Helicopter at Stowe Mountain Resort

A worker handles the lift cable as a helicopter prepares to land at Stowe Mountain Resort.

There aren’t any helicopter landing pads in Stowe, despite the wealth enjoyed by many of the town’s homeowners.

This isn’t a fact that just materialized suddenly out of thin air. The Vermont Transportation Board has been receiving more and more requests for private helipads.

John Zicconi, executive secretary with the Vermont Transportation Board, said in his decade or so working with the department of transportation, he’s seen the number of applications gradually tick up. He said that when he first started, there might have been one application for a helipad every other year.

Now, the agency is getting three or four applications a year.

“It may not seem like a lot, but it shows the 1 percent getting wealthier and looking for ways to avoid traffic,” Zicconi said. “And a lot of communities are ill-prepared for the request.”

Both Zicconi and Stowe town planner Tom Jackman were surprised to discover there weren’t any already in town.

With Vail Resorts buying more and more ski resort properties around the country, including Stowe Mountain Resort, “it seems inevitable it might happen at some point,” Jackman said.

“It’s an easy shot from Boston or Montreal,” he said. “You could basically almost commute from Montreal by helicopter.”

Private airstrips are also part of the same discussion, but Jackman said he and town planning commission members think the nearby Morrisville-Stowe airport has already accommodated people’s private planes. He invited Zicconi to talk with the planning commission last week about helipads.

The planning commission went into the discussion initially thinking it didn’t want to see them in Stowe, Jackman said. But he thought an all-out prohibition might have “unintended consequences.”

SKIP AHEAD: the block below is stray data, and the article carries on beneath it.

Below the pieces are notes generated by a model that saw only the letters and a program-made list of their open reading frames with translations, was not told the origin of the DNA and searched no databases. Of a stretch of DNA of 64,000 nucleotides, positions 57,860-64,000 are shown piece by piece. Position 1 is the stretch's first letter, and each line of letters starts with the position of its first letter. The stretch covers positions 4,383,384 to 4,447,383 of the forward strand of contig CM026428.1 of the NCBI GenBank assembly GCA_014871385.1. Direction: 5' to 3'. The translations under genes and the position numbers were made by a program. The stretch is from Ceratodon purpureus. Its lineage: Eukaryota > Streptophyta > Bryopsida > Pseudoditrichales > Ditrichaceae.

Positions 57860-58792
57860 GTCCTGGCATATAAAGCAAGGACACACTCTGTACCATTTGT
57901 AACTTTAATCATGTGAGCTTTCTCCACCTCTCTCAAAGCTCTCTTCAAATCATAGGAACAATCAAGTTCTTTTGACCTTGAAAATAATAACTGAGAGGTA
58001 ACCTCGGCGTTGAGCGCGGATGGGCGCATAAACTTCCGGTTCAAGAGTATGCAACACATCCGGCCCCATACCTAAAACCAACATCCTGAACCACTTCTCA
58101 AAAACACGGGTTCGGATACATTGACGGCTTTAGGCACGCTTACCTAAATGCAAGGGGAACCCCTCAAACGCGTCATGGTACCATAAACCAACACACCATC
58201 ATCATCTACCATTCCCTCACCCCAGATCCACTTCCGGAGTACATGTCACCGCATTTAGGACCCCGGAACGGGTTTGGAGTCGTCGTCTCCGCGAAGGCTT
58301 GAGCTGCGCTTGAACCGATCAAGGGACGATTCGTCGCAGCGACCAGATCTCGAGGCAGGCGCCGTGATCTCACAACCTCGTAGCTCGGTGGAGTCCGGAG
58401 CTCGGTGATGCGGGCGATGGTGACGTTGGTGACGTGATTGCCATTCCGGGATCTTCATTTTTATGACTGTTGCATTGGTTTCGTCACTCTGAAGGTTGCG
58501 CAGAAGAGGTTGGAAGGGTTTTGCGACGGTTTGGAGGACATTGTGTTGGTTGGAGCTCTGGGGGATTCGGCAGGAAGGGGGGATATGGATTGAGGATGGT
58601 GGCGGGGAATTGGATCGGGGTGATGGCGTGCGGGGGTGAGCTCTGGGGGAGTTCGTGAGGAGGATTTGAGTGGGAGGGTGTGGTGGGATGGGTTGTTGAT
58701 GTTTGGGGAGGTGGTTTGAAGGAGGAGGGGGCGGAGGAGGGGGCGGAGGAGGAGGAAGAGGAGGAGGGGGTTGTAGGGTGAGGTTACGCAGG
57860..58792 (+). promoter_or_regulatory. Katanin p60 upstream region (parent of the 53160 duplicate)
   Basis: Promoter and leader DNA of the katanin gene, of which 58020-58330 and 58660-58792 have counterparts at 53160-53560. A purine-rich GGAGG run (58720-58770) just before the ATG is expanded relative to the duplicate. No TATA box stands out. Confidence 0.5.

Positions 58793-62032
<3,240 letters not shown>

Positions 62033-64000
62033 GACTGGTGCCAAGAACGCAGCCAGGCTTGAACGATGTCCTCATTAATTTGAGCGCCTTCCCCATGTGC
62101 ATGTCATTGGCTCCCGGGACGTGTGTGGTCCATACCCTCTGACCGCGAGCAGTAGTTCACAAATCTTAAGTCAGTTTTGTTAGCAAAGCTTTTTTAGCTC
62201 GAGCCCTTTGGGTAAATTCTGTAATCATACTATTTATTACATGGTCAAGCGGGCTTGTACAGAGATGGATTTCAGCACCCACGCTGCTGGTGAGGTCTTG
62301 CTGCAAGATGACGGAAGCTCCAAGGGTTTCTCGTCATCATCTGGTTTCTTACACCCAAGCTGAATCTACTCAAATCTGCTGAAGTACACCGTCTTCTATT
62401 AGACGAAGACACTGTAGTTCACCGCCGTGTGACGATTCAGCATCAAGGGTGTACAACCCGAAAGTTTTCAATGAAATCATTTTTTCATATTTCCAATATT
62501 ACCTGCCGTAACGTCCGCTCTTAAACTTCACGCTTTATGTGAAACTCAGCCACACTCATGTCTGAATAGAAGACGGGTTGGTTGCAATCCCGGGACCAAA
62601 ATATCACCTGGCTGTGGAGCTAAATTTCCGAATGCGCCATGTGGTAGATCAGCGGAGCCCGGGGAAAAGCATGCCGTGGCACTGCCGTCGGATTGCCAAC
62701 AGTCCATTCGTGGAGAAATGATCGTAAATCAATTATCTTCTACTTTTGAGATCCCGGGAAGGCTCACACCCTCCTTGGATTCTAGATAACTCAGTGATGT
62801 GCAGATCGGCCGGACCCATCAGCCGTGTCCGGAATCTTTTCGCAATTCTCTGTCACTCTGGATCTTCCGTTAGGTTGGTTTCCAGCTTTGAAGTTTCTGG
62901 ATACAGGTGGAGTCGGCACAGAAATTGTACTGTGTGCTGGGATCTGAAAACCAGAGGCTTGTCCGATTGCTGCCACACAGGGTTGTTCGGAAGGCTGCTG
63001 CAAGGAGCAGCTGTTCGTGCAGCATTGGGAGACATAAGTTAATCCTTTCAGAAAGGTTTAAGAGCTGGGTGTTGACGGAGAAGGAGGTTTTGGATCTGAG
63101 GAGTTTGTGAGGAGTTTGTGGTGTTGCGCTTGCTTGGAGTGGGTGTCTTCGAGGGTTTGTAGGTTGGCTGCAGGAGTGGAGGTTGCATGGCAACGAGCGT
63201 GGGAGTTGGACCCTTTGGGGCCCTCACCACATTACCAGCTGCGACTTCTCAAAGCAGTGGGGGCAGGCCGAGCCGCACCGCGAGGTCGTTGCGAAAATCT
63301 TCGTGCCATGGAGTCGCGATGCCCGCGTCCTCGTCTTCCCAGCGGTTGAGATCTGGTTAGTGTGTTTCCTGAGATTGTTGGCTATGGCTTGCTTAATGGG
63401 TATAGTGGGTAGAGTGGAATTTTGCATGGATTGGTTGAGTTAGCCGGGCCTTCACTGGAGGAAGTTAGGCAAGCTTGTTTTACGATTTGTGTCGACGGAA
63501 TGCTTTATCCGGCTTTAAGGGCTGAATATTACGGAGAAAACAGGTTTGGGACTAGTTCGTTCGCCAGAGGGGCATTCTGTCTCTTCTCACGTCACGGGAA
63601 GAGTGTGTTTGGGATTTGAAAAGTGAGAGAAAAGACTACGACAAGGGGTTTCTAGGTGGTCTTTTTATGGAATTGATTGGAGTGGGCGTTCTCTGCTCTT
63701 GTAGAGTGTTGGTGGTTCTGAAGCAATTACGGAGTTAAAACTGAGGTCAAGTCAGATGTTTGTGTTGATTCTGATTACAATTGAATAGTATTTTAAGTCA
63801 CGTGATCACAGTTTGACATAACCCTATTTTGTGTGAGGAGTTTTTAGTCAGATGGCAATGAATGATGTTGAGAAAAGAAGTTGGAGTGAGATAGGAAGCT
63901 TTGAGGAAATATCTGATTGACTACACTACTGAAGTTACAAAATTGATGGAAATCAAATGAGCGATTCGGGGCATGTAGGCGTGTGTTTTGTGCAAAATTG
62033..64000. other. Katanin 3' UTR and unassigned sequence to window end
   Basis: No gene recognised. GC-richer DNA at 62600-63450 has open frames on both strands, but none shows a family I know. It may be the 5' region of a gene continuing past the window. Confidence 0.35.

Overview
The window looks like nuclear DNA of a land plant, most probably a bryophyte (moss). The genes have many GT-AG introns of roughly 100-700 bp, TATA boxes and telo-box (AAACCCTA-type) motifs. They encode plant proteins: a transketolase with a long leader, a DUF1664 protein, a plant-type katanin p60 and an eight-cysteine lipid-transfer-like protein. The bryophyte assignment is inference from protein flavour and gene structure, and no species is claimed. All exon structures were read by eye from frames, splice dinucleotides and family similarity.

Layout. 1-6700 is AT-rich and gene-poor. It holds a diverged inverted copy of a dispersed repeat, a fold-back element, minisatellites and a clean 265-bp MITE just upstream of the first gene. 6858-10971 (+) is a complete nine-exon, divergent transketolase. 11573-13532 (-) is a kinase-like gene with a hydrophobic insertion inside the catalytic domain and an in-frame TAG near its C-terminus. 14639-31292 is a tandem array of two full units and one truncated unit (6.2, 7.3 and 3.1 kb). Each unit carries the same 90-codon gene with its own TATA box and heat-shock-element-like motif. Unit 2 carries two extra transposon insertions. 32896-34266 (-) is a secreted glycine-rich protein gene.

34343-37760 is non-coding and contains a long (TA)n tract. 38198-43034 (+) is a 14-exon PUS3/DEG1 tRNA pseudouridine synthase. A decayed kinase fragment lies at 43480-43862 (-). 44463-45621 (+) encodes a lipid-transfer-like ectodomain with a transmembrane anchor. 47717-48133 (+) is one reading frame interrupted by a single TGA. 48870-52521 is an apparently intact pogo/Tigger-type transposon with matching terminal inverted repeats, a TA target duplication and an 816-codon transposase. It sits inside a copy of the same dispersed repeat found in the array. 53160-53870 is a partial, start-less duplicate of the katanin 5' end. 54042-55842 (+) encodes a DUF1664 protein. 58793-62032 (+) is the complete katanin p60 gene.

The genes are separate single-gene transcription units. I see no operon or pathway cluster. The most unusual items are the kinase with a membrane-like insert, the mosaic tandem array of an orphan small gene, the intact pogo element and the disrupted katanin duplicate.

“They thought, ‘do we really want to ban them outright?’ ” Jackman said. “It’d be a good idea to at least get something on the books.”

The planning commission tasked Jackman with looking at other towns — particularly those with major ski resorts, like Ketchum, Idaho, Jackson Hole, Wyo., or Park City, Utah — and suggest ways to update Stowe’s bylaws to address aviation.

Different altitudes

Getting something on the books is key for a town because without zoning bylaws governing the placement of private airstrips and helipads, the default is to just allow it. And the Transportation Board does not get involved with municipal land use, Zicconi said.

A helipad or landing strip is known as a “restricted landing area.” Getting approved for one involves a three-step process, at the local, state and federal levels.

The first step is at the town or city level, through its land use rules. Zicconi said that courts have made it clear that if a municipality doesn’t have a process to review aviation, “anyone can build one.” On the other hand, if local zoning prohibits it, “we won’t even look at it,” he said.

“In a way, the communities hold a lot of cards in whether this type of facility is approved,” he said.

Landing strips and helipads don’t necessarily have to be an actual constructed thing. Zicconi said a lot of people don’t actually build anything, just maybe clear out some trees.

The second step is a safety review — “That’s our bailiwick here at the state,” Zicconi said.

The state’s responsibility is to basically make sure a helicopter can take off and land safely, which includes tree clearances and a glide path.

“Everyone thinks helicopters go straight up, but that’s not actually the case,” he said.

A landing strip or helipad also has to be available for certain public access, such as if a helicopter from Dartmouth Hitchcock Medical Center needs to use it, or if a pilot needs to make an emergency landing.

The third level of control is with the Federal Aviation Administration, which takes the actual airspace above and near the landing area into consideration. The FAA will make sure no nearby airports are in the flight path, for instance.

“The Feds control the actual air,” Zicconi said.

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